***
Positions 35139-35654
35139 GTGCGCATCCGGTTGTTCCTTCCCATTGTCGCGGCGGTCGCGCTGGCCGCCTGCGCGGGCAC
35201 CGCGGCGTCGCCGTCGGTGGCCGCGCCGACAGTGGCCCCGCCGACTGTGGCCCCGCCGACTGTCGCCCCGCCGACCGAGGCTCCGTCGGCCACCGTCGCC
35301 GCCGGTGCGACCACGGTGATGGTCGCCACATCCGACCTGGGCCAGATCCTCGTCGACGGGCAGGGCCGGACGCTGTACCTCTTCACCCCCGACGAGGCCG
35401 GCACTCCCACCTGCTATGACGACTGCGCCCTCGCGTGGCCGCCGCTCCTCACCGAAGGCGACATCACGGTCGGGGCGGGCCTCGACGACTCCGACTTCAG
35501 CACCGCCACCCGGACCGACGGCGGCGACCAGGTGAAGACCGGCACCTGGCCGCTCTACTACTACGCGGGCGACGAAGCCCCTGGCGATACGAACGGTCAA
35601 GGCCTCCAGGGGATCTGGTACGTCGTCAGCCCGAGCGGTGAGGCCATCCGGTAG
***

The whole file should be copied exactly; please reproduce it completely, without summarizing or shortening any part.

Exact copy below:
Positions 35139-35654
35139 GTGCGCATCCGGTTGTTCCTTCCCATTGTCGCGGCGGTCGCGCTGGCCGCCTGCGCGGGCAC
35201 CGCGGCGTCGCCGTCGGTGGCCGCGCCGACAGTGGCCCCGCCGACTGTGGCCCCGCCGACTGTCGCCCCGCCGACCGAGGCTCCGTCGGCCACCGTCGCC
35301 GCCGGTGCGACCACGGTGATGGTCGCCACATCCGACCTGGGCCAGATCCTCGTCGACGGGCAGGGCCGGACGCTGTACCTCTTCACCCCCGACGAGGCCG
35401 GCACTCCCACCTGCTATGACGACTGCGCCCTCGCGTGGCCGCCGCTCCTCACCGAAGGCGACATCACGGTCGGGGCGGGCCTCGACGACTCCGACTTCAG
35501 CACCGCCACCCGGACCGACGGCGGCGACCAGGTGAAGACCGGCACCTGGCCGCTCTACTACTACGCGGGCGACGAAGCCCCTGGCGATACGAACGGTCAA
35601 GGCCTCCAGGGGATCTGGTACGTCGTCAGCCCGAGCGGTGAGGCCATCCGGTAG